29 Feb, 12 | by Professor Matthew Kiernan, Editor of JNNP
A hot topic in the field of motor neurodegeneration relates to the potential role of exercise.
On the one hand, patients are desperate for information, particularly in regards to potential lifestyle-related benefits of exercise. Conversely, clinicians and scientists continue to argue over a potential role for exercise in terms of disease causation.
Unfortunately, these are complex, largely unresolved areas of debate, and so the potential benefits of exercise in ALS remain an open discussion between physician and patient.
In America, motor neurone disease (or amyotrophic lateral sclerosis) is also known as Lou Gehrig’s disease, named after the famous New York Yankees baseballer (figure). Gehrig was a superb athlete, and as with most MND/ALS patients, there seemed to be no apparent reason for him to contract this universally fatal disease at the young age of 35, to die two years later.
Other seemingly random cases have subsequently been described in high performance athletes. A retrospective study of more that seven thousand footballers from the Italian professional leagues established that standardized morbidity ratios were increased for the development of MND/ALS, particularly younger onset (Chiò et al, 2005). For unexplained reasons, footballers who played for more than five years, particularly in an active midfield position, were at highest risk.
Other studies have suggested a raised risk of ALS in marathon runners, and further epidemiological investigations are currently underway in rugby populations.
Although MND/ALS is typically sporadic, approximately 5-10% of cases are familial, whereby two or more family members are clinically affected. The exact pathophysiological mechanisms underlying neurodegeneration in familial and sporadic MND/ALS have yet to be defined. Inheritance of familial MND/ALS is usually autosomal dominant, often linked to mutation of the copper/zinc superoxide-dismutase-1 gene (SOD-1) resulting in the typical adult-onset MND/ALS phenotype. The key function of the SOD-1 enzyme involves free radical scavenging, with the enzyme catalyzing the conversion of the superoxide anion to molecular oxygen and hydrogen peroxide.
The processes underlying MND/ALS appear multifactorial, involving complex interaction between genetic factors and molecular pathways, with resultant damage of critical target proteins within the motor neurone. In terms of any pathophysiological link between exercise and the development of MND/ALS, oxidative stress, excessive free radical production, and increased glutamate stimulation may all accompany normal motor neurone activation. However, it is plausible that such processes may potentially become neurotoxic as a result of exercise and excessive activition in susceptible individuals.
Dysfunction of the energy-dependent, axonal Na+/ K+ electrogenic pump may also be an integral factor contributing to motor neurone loss in MND/ALS. In addition to regulating the resting membrane potential, the axonal membrane electrogenic pump exerts a significant role in the restoration of gradients after high-frequency impulse activity, as presumably occurs with exercise. Overactivity of axonal Na+/ K+ pump, in the setting of progressive weakness in ALS, is likely to be a significant contributing factor to the common symptom of fatigue (Vucic et al., 2007).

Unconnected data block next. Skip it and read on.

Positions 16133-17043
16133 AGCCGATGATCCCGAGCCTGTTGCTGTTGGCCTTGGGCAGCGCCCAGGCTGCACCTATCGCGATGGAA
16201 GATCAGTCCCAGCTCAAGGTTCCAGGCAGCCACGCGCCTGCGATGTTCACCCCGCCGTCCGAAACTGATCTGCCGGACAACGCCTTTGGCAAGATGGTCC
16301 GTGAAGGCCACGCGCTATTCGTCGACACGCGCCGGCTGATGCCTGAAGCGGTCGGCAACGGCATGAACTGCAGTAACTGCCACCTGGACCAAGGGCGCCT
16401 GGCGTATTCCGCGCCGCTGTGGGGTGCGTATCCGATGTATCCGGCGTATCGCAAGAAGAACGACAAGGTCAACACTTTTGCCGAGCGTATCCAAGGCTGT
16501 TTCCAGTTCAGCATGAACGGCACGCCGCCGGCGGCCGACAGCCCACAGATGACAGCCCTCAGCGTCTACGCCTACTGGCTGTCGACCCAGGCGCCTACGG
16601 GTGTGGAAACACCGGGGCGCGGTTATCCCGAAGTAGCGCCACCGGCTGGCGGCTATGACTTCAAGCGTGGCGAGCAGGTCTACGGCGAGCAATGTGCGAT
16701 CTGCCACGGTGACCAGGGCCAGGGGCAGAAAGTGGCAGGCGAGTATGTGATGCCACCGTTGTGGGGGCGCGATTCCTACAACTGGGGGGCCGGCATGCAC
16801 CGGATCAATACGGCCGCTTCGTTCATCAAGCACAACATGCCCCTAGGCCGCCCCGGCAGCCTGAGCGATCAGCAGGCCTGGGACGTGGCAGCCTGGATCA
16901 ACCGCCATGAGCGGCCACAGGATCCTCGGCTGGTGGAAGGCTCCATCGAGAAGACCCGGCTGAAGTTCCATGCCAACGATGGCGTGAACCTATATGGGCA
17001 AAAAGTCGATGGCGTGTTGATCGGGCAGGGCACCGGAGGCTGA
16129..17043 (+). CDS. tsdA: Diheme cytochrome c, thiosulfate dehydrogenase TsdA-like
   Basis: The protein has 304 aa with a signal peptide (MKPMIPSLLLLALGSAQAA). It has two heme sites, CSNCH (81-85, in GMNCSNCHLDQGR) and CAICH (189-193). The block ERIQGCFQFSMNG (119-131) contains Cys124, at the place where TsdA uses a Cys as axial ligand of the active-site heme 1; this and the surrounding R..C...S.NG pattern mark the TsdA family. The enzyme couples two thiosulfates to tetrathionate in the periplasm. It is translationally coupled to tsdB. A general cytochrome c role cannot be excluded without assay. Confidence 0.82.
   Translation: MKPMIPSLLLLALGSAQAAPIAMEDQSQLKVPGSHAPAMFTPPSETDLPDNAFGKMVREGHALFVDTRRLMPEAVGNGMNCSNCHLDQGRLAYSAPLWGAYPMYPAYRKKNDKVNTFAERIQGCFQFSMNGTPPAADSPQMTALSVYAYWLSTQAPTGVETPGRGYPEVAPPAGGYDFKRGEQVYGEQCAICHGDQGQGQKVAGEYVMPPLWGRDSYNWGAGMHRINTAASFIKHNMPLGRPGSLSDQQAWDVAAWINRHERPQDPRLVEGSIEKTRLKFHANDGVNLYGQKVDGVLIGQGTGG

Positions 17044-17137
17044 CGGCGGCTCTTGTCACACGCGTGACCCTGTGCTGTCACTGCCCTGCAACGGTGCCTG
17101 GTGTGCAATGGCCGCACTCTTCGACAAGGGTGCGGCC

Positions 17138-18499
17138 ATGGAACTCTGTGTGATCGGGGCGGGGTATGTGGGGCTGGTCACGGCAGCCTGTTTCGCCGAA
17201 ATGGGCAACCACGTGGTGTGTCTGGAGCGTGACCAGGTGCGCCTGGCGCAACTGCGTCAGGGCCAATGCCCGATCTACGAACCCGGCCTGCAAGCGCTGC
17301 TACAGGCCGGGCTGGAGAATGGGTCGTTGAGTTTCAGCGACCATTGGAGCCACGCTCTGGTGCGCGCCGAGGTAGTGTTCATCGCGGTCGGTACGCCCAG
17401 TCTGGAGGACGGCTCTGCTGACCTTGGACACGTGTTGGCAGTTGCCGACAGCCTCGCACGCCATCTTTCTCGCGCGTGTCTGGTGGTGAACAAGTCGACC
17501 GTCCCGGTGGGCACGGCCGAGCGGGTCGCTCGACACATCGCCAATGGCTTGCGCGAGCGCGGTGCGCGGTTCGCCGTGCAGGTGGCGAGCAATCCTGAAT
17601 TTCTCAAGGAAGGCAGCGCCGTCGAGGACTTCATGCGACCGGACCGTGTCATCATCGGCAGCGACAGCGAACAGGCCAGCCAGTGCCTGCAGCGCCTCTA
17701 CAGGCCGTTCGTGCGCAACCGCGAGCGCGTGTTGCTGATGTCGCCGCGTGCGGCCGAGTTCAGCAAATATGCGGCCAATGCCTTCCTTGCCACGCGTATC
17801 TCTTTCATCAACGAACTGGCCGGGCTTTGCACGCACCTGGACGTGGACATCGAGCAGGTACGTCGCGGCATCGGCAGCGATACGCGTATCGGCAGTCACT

However, this discussion remains largely hypothetical and relates more to a potential role for exercise in the causation of MND/ALS.
What advice then should a neurologist provide to patients once diagnosed with MND/ALS regarding their lifestyle and specifically, the role of exercise? Unfortunately a Cochrane analysis cited a lack of randomised clinical trial data that may guide appropriate discussion concerning the potential benefits or risks of aerobic type exercise in MND/ALS (Dalbello-Haas et al, 2008).
Similarly, there is limited information concerning resistance training, although recent pilot studies involving inspiratory muscle training suggest potential benefit, with larger multicentre studies currently underway (Cheah et al, 2009).
To further muddy the waters, findings in animal models of ALS have been inconsistent. Criticially, these type of studies must be interpreted with caution, particularly in relation to human disease, given the fact that of the many (> 100) trials undertaken in SOD-1 mouse models of MND/ALS, none of the positive findings from animal studies have translated into meaningful therapy in human MND/ALS.
Any suggestions of a potential role for exercise in either disease causation, or alternatively and somewhat conversely, therapeutic intervention, clearly need further validation.
Discussion may serve to increase the momentum for larger scale, exercise-based clinical trials in MND/ALS patients.
If you have an opinion, let us know!
Cheah BC, Boland RA, Brodaty NE, Zoing MC, Jeffery SE, McKenzie DK & Kiernan MC. (2009). INSPIRATIonAL – Inspiratory muscle training in amyotrophic lateral sclerosis. Amyotroph Lateral Scler 10(5-6):384-392.
Chiò A, Benzi G, Dossena M, Mutani R & Mora G. (2005). Severely increased risk of amyotrophic lateral sclerosis among Italian professional football players. Brain 128, 472-6.
Dalbello-Haas V, Florence JM & Krivickas LS. (2008). Therapeutic exercise for people with amyotrophic lateral sclerosis or motor neuron disease. Cochrane Database Syst Rev 16, CD005229.
Vucic S, Krishnan AV, Kiernan MC (2007). Fatigue and activity-dependent changes in axonal excitability in ALS. J Neurol Neurosurg Psychiatry 78, 1202-1208.